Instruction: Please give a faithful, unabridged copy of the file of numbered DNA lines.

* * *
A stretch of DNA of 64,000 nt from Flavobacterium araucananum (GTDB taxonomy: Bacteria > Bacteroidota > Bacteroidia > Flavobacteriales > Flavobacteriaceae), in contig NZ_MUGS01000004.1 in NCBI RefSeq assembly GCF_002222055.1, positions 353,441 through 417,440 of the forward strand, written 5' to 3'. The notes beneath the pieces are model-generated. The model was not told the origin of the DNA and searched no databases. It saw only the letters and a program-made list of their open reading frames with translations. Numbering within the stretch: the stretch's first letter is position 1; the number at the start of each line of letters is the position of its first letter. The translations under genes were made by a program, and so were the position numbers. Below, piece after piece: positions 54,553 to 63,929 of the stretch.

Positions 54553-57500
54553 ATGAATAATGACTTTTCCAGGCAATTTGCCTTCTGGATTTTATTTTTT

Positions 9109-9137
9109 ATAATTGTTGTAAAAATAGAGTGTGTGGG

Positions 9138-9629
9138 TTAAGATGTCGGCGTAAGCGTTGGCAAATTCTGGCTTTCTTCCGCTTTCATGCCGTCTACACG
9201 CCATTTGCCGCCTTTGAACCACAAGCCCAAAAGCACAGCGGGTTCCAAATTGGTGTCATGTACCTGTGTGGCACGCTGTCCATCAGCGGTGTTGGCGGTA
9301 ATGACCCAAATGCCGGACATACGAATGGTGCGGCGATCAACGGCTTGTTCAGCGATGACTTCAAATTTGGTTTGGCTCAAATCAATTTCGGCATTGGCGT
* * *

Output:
A stretch of DNA of 64,000 nt from Flavobacterium araucananum (GTDB taxonomy: Bacteria > Bacteroidota > Bacteroidia > Flavobacteriales > Flavobacteriaceae), in contig NZ_MUGS01000004.1 in NCBI RefSeq assembly GCF_002222055.1, positions 353,441 through 417,440 of the forward strand, written 5' to 3'. The notes beneath the pieces are model-generated. The model was not told the origin of the DNA and searched no databases. It saw only the letters and a program-made list of their open reading frames with translations. Numbering within the stretch: the stretch's first letter is position 1; the number at the start of each line of letters is the position of its first letter. The translations under genes were made by a program, and so were the position numbers. Below, piece after piece: positions 54,553 to 63,929 of the stretch.

Positions 54553-57500
54553 ATGAATAATGACTTTTCCAGGCAATTTGCCTTCTGGATTTTATTTTTT

Positions 9109-9137
9109 ATAATTGTTGTAAAAATAGAGTGTGTGGG

Positions 9138-9629
9138 TTAAGATGTCGGCGTAAGCGTTGGCAAATTCTGGCTTTCTTCCGCTTTCATGCCGTCTACACG
9201 CCATTTGCCGCCTTTGAACCACAAGCCCAAAAGCACAGCGGGTTCCAAATTGGTGTCATGTACCTGTGTGGCACGCTGTCCATCAGCGGTGTTGGCGGTA
9301 ATGACCCAAATGCCGGACATACGAATGGTGCGGCGATCAACGGCTTGTTCAGCGATGACTTCAAATTTGGTTTGGCTCAAATCAATTTCGGCATTGGCGT